Remember the feeling of those significant milestones in your life?
That time you moved away from home.
That day you said, “I do.”
That moment when your kids finally grew out of diapers.
That big job promotion or beginning a new career.
All of these and many more have occurred in my life and in our household. The one we experienced recently surely ranks in the top ten in matters of earthly importance.
We’ve Paid Off Our Mortgage!
Goodbye Bank of America. It’s been…uh, “nice” knowing ya. Hello Baby Step 7!
This event actually occurred in February. I walked into our local BOA and received the deer in the headlights look upon mentioning I wanted to pay off our mortgage. They appeared happy for me but I knew better. What was really running through their minds was “Rats…lost another one.”
They thought worse than that when learning I also wanted to close all my accounts. The only reason we opened a checking account there was because they purchased our mortgage from Countrywide years ago. It made it simpler to pay down our mortgage as we could transfer money to BOA from our main bank at PNC.
Uncharted Financial Waters
It’s taken me several months simply to wrap my arms around the concept that we are entirely debt free. No more loan payments…to anyone! It almost seems too good to be true. When you’ve accounted for something for 15+ years, it seems odd when you don’t have to anymore.
Maybe in a small way this is what it feels like to send a kid off to college. Or to retire. Is there such a thing as empty mortgage syndrome? Our monthly budget feels lost without it.
So what happens now that we’ve paid off our mortgage and that huge expense is gone from our budget? Where is all that extra money going?
The temptation is to hold the throttle wide open on the budget and rapidly increase spending. More clothes…more entertainment…more food options…more everything. After all, we’ve been so focused on freeing ourselves from this debt. Time to live a little, right?
Uh, yes…maybe just a little. Not the answer you were expecting? Well, we do have several things we’ve been considering with the extra room in the budget.
We are going to upgrade my cell phone to an unlimited data plan. No more counting the megabytes used each month.
We are getting cable TV again. (That “gasp” you heard was all the personal finance bloggers. 🙂 )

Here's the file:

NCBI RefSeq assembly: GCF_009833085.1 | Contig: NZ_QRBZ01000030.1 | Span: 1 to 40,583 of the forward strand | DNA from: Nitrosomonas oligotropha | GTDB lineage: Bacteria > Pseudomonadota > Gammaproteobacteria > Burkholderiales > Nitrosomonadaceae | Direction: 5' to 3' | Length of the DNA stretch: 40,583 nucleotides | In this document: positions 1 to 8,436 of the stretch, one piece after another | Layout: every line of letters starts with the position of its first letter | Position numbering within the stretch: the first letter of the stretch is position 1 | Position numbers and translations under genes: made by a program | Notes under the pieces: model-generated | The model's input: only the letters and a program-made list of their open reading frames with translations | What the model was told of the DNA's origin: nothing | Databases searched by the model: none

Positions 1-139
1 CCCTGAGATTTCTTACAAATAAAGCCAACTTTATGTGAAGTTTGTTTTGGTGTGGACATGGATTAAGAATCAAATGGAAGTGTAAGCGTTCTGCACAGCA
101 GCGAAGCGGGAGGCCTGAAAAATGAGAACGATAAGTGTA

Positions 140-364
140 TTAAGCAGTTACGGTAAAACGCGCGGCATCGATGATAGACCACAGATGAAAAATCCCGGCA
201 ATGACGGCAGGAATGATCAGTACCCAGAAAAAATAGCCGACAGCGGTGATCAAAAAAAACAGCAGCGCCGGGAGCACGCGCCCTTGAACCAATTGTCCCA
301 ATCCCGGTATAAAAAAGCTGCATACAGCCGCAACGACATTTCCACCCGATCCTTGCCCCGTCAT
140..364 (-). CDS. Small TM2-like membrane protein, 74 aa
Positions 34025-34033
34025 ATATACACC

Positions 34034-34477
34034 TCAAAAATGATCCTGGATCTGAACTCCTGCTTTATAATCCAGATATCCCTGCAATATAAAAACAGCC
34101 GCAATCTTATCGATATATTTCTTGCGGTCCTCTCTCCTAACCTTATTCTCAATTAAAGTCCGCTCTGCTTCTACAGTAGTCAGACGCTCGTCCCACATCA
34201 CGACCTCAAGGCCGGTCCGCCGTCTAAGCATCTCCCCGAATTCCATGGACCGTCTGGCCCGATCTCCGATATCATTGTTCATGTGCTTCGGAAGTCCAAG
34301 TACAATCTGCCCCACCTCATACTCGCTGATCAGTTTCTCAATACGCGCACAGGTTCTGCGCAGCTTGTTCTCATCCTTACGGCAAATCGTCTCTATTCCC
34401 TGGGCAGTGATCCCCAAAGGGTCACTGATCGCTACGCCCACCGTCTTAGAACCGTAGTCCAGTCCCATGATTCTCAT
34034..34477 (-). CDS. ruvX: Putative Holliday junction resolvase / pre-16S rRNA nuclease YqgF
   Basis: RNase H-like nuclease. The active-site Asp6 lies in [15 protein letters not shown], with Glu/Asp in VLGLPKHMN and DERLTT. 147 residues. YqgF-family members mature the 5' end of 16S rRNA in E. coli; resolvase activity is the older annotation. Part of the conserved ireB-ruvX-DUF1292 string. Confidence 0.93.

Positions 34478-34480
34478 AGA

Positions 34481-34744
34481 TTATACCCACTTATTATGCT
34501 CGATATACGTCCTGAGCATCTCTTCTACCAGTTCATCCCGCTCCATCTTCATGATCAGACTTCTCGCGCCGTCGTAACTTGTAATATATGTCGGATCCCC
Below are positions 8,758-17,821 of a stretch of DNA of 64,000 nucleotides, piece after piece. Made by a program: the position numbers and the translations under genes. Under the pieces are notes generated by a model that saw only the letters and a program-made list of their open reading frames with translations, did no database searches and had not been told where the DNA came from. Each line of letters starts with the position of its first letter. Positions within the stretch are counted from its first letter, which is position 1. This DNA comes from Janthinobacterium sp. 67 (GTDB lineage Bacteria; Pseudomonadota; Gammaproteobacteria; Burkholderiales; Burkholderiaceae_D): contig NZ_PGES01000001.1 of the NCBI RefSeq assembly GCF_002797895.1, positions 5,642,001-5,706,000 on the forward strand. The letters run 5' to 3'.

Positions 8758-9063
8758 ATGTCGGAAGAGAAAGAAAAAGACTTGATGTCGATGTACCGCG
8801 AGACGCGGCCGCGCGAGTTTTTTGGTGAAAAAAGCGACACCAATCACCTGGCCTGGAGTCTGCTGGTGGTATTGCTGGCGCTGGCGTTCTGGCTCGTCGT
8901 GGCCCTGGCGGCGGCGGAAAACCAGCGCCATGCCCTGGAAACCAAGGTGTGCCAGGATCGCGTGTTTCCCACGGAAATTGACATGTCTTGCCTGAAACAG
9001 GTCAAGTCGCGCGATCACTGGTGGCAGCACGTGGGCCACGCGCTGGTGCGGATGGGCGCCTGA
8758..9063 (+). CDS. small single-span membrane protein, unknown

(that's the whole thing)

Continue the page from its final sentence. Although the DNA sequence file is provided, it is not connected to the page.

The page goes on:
We might get a gym membership.
Those three things will account for less than $150/month in additional expenditures. That’s not nearly the amount we were spending on our mortgage. So we are not going crazy here. Our disciplined habits will not allow it.
So where is the rest going?
For now, we will be ramping up our savings efforts to purchase a new vehicle with cash. We’ve been setting money aside for several years already, as we saw our four kids would be quickly outgrowing our minivan. Hopefully, that purchase takes place within the year.
Beyond that, we are just excited about entering the most awesome stage of money management.
Baby Step 7
For those unfamiliar with the Baby Step 7 terminology, it’s the final stage of Dave Ramsey’s money management system. He teaches that individuals should progress through these seven steps on their way towards financial freedom:
Baby Step 1: $1,000 in an emergency fund
Baby Step 2: Pay off all debt (except the house)
Baby Step 3: Build a savings fund of 3-6 months of expenses
Baby Step 4: Invest 15% of yearly income into retirement accounts
Baby Step 5: Save for the kid’s college
Baby Step 6: Pay off the mortgage debt
Baby Step 7: Build wealth and give
Baby steps 1, 2 and 3 happen sequentially. A person should complete one before moving on to the next and before starting step #4.
Baby steps 4, 5, and 6 don’t work that way. Once a person can invest 15% of their income in step 4, they begin to save for the kid’s college with whatever else they can squeeze out of the budget. Then, if more money becomes available, they put that additional money towards the mortgage. So the idea is that eventually steps 4, 5 and 6 are all happening at the same time.
At some point, which is what we’ve reached, Baby Step 6 is completed. So all the money that was going towards the mortgage is now funneled elsewhere – into retirement, kid’s college and other investments – all with the expressed purpose to build as much wealth as possible and give a bunch away.
Should You Pay Off Your Mortgage Early?
You probably guessed by reading this that we paid off our mortgage ahead of schedule. That’s a hot topic in the personal finance world with solid arguments to be made on both sides.
As I’ve talked about recently, there is no absolute truth in this area. There is no consensus on right or wrong. It’s a highly personal decision based on how the individual assesses their circumstance.
We had our reasons and for that you’ll have to wait for my Wednesday post. Several of those reasons may surprise you.
How close are you to paying off your mortgage? Will you pay it off early? Do you even think in today’s transient culture a mortgage is worth paying off? When your budget experiences some breathing room due to a boost in income or the knocking out of a big debt, how do you handle it?
Next Post: 4 Reasons Why We Paid Off Our Mortgage Early
Prior Post: Wrestling Against Something Twice Your Size